In July 2018, the prison’s doctors evaluated the defendant and projected that he had less than 18 months to live.

That’s when DiMuroGinsberg began its hard-fought battle to obtain a compassionate release for this dying prisoner. On December 21, 2018, the President signed the First Step Act of 2018 into law. Among other reforms, the First Step Act amended 18 U.S.C. § 3582 to permit defendants to file their own motions for compassionate release when, among other requirements, there are extraordinary and compelling reasons to warrant the reduction of the prisoner’s sentence to time served. Among the accepted “extraordinary and compelling reasons” to justify a reduction in sentence is the diagnosis of a terminal illness, such as brain cancer.

Though a defendant might qualify under the First Step Act for a reduction in sentence, the defendant must nevertheless prove that they are deserving of such a reduction; by no means is the diagnosis of a terminal illness grounds for an automatic reduction in sentence. As was the case here, the government often fights the release of those who seek compassionate release under the new First Step Act.

The type of cancer the our client suffered from tends to present mild symptoms—headaches, mild seizures, and fatigue—until the very end life where the patient can suffer from a sudden and sharp decline in health. This presents its own obstacles in convincing a court that a particular defendant is sick enough to warrant a reduction in their sentence, when at first glance they appear to be fine. Though the defendant’s symptoms in this particular case were initially mild, his health deteriorated while in prison; an MRI in August 2019 showed an enhancing mass, and an MRI in November 2019 showed a new brain mass. Given his disease progression, the prisoner’s oncologist took him off the standard chemotherapy regimen and placed him on different drug regiment in a last-ditch attempt to stave off the cancer—it was still a fight to get the release.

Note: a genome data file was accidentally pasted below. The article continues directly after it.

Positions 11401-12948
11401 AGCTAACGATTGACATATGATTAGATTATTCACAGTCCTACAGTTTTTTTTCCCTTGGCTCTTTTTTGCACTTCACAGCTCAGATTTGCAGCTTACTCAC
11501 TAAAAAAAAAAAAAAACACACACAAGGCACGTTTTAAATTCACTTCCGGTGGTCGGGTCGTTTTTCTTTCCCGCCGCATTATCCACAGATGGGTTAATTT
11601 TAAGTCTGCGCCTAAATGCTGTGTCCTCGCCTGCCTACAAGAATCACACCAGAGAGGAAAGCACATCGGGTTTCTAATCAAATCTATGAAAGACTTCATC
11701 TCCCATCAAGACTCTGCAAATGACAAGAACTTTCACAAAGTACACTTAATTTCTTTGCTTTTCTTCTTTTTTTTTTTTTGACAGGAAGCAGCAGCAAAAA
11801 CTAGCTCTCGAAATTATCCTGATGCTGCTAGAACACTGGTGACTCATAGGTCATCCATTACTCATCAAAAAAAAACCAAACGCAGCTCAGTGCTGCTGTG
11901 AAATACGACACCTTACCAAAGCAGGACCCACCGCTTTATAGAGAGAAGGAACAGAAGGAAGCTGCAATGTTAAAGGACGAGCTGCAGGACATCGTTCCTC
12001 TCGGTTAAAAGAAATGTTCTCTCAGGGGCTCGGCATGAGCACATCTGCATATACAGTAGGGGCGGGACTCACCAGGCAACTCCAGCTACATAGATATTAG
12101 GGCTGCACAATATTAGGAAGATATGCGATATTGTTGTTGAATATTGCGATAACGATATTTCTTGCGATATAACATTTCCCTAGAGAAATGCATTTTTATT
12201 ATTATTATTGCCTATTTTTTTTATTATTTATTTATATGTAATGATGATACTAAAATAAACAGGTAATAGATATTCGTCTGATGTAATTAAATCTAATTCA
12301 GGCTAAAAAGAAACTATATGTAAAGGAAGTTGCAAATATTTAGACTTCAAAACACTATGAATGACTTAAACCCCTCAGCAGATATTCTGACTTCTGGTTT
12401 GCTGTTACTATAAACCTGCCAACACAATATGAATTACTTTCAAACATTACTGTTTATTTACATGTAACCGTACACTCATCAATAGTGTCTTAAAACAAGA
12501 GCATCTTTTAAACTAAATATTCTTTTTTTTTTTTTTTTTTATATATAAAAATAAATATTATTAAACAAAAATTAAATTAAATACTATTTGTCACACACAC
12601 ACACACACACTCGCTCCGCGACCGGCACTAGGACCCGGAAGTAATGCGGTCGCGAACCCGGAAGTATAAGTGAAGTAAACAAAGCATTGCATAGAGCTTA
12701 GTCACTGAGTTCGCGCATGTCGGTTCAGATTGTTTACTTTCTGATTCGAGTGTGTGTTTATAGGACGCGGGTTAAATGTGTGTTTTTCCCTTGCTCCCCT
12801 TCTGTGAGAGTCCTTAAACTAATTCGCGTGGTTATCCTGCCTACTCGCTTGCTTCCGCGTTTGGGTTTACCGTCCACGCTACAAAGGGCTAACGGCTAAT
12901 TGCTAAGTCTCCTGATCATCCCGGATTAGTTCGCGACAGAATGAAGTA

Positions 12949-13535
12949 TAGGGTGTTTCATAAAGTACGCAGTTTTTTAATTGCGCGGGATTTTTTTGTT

In February 2020, the defendant was found unconscious on his cell floor by his cellmate, suffering from yet another grand-mal seizure. After the defendant was brought to the prison’s urgent care center, he continued to suffer from uncontrollable seizures that did not respond to anti-seizure medication.  When he was partially stabilized the prison’s medical staff transferred him to a local hospital’s ICU where he was subsequently intubated and placed in a medically induced coma surrounded by prison guards and cut off from all non-approved contact.

This sudden progression of his illness was enough to finally secure a reduction in his sentence. The defendant subsequently died several days later in the hospital ICU. It was March 4, 2020.
Even though DiMuroGinsberg is pleased to have secured his release, which enabled his family to see him in his final days, we are reminded of those still suffering in our nation’s prisons who are unable to spend their final moment surrounded by those who care for them.

DiMuroGinsberg received an Outstanding Achievement Award from the Washington Lawyers’ Committee for the work we did on this compassionate release case. This was done pro bono by DimuroGinsberg’s Nina Ginsberg and Zachary Deubler in conjunction with the FAMM (Families Against Mandatory Minimums), Washington Lawyers’ Committee, NACDL Compassionate Release Clearinghouse.